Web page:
Where do you start with a fish that has 1732 known species, and more that are still supposedly waiting to be discovered? But since we have plenty of Cichlids here, we reckon we’re up to the task.
Want to know more about what cichlids look like, what they love to eat and where these colourful characters come from? Let’s dive in below!
What do cichlids look like?
Since there are so many different species, including chisel toothed and Midas varieties, cichlids can look very different from one another when it comes to colour. You might see some with yellow scales and bright blue fins, for example, while others might have a silver body with black splotches. Oranges and pinks can also be common on other varieties.
They can also differ in terms of size too. You might see cichlid that are as small as two inches, or as big as 12 inches, but cichlid have been known to reach up to 36 inches in length. The same goes for their weight too. Certain cichlid weigh in at less than an ounce, while others can tip the scales at 3kg.
Despite their differences, cichlid are generally deep bodied and have one nostril on each side of their head – most other fish actually have two!
What do cichlids eat?
The diets of cichlids can differ too. Some species are completely herbivorous, while others are fully carnivorous. Veggie cichlids will feed on small plant matter known as phytoplankton, but even among meat eaters, their dining habits can change.
When it’s feeding time, certain carnivorous cichlids will sweep through algae beds on the sea floor, filter out water and chow down on tiny marine animals they might find. Bigger varieties can be more vicious, crushing the shells of entire molluscs and eating them whole, or grabbing onto their feet and sucking them out of the hole in a single gulp.
There are even species that will consume entire eggs or larvae of other cichlids. They do this by targeting mothers with eggs stored in their mouths. They’ll repeatedly ram into these mothers so they release the eggs, which are then free to be devoured.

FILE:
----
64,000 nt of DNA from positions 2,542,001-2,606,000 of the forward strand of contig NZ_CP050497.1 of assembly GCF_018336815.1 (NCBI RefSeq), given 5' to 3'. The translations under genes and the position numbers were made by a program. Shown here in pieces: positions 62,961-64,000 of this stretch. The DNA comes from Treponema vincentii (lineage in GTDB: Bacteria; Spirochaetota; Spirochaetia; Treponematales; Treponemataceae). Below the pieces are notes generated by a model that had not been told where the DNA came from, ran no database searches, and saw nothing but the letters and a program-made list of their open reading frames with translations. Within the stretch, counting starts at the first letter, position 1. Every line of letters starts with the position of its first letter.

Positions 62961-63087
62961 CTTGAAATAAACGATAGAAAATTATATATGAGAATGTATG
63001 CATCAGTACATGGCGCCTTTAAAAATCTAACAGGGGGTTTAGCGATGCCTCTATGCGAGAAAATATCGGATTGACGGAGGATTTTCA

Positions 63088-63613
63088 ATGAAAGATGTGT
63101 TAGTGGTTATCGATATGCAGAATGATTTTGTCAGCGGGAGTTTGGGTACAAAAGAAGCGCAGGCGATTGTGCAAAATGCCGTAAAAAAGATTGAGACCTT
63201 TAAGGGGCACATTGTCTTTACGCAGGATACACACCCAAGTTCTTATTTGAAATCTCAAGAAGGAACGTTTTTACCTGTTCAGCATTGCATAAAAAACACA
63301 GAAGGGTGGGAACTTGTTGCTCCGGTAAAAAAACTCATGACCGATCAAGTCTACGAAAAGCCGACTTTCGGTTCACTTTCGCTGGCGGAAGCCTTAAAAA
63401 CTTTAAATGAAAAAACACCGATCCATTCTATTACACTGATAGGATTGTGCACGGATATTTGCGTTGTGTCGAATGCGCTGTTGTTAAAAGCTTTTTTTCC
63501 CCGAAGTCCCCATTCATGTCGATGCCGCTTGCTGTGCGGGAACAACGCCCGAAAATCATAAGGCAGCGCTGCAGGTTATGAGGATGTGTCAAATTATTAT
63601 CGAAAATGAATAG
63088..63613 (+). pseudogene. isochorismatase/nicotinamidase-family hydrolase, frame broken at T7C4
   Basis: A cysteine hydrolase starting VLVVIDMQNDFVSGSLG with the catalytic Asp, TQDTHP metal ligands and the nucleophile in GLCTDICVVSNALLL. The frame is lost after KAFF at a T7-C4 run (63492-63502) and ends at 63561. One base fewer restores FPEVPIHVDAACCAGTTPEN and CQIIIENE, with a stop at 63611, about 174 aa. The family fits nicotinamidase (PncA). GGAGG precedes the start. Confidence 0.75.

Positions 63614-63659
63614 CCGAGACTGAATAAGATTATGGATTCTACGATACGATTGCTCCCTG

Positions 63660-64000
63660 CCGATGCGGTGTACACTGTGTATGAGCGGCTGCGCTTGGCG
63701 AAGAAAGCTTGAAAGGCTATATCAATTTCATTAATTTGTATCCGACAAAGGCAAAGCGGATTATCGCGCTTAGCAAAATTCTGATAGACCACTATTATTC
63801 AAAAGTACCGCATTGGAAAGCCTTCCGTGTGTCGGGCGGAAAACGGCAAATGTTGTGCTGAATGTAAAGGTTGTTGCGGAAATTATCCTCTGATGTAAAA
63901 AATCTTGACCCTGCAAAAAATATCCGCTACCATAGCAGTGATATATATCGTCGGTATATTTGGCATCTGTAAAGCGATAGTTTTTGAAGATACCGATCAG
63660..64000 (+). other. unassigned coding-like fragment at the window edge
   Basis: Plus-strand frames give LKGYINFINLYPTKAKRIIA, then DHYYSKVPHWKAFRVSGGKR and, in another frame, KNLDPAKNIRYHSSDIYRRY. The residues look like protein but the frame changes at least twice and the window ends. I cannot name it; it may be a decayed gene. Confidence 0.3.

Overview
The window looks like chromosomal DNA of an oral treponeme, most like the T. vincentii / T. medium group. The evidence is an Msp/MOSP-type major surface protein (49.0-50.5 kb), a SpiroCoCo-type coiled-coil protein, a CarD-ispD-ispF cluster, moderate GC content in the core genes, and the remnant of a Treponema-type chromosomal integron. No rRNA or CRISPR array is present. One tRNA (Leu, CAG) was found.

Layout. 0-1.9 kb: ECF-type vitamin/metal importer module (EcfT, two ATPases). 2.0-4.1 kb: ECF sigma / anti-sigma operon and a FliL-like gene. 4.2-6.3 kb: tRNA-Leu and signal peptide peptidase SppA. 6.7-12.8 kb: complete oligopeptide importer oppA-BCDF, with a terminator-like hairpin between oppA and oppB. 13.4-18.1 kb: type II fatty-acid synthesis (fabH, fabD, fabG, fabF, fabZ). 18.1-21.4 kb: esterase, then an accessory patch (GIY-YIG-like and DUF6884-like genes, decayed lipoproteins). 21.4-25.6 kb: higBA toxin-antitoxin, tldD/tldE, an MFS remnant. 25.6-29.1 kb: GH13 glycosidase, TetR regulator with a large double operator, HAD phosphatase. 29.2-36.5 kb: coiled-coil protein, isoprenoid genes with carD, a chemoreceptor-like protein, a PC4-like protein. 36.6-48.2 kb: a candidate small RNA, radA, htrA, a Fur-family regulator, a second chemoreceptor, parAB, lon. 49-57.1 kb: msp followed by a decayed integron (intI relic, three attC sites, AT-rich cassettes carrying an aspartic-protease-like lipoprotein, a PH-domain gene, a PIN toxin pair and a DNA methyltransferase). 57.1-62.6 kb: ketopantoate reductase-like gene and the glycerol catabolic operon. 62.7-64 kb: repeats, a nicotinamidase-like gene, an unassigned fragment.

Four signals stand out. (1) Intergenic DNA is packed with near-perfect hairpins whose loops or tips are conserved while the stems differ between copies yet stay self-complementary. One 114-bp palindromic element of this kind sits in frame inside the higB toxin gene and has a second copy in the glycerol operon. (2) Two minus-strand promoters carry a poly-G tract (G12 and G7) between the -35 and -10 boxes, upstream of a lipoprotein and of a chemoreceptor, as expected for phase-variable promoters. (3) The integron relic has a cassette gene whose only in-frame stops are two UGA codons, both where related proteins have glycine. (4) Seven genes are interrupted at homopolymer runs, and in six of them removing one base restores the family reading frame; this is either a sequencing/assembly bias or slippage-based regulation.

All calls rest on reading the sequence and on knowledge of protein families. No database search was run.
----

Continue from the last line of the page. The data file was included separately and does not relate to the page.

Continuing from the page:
Where do cichlids live?
Most cichlids live in freshwater rivers and lakes in Africa, Central America and South America, but it’s Africa’s Lake Malawi where they’re especially large in number – there’s at least 850 species in there alone! In fact, it’s where the ones we have are from.
Lake Malawi is a huge lake (it’s actually 347 miles long!) and so there are all sorts of rocky shores, sandy bottoms and large open water areas to it. Certain types of Malawi cichlids live in certain areas, and for this reason, they live in different parts of the lake.
Malawi cichlids come in two basic groups. First, the Mbuna (or rock fish) which as you probably guessed are more at home in the lake’s shallow rocky areas found along its shores. Then we have the Peacock variety, which can be found in the lake’s open waters, where they prefer the peace and quiet compared to the hustle and bustle of life by the rocks.
What cichlids can live together?
Good question! The Mbuna variety can be very territorial. They love their own space, and don’t play well with others – sometimes not even their own. It’s not a good idea to keep two Mbuna males together, unless the area is big enough for each to claim their own territory. This is because they will fight for the space. As such, both varieties of Cichlid will very rarely meet in the wild.
How long do cichlids live?
Cichlids can live for up to 8 years.
How long do cichlids hold eggs for?
We know this is a pretty strange sounding question, but there’s a good reason for asking it. This is because some cichlid are mouthbrooders. Mouthbrooding goes a little like this:
- A male digs a pit with his mouth and fins in shallow water, defending this from other males
- An interested female lays her eggs by the male
- The male fertilises these eggs
- The female returns to take these eggs in her mouth
- These eggs then gestate in her mouth for 21 to 36 days
The other method is known as pit spawning. This involves the female depositing her eggs into a shallow pit so that the male can fertilise them. The gestation period for eggs using this method lasts from five to 15 days.
Where can you find Cichlids at Deep Sea World?
Want to see these fascinating creatures for yourself? You can say hello to them at our Lake Malawi exhibit!
Fun facts about Cichlids
Here’s a few more interesting Cichlid tidbits for you to check out…
- The genus name of the facial sensory pits that allows the peacock variety to hunt translates to ‘flute face’
- Depending on the species of cichlid, they may go about their business during the day or at night
- Once cichlids are born, the mother may keep them in her mouth for an extra week to keep them protected. After this, they’re on their own and need to fend for themselves
- Since they don’t have any eyelids, the cichlid sleeps with its eyes open!
- Male cichlids do a little dance in front of females to begin the mating process
- Female cichlids can lay anywhere from 200 to 20,000 eggs!
Fish: Colourful mouth brooder
What do they eat?
Algae, plants, larvae and fish
Where are we?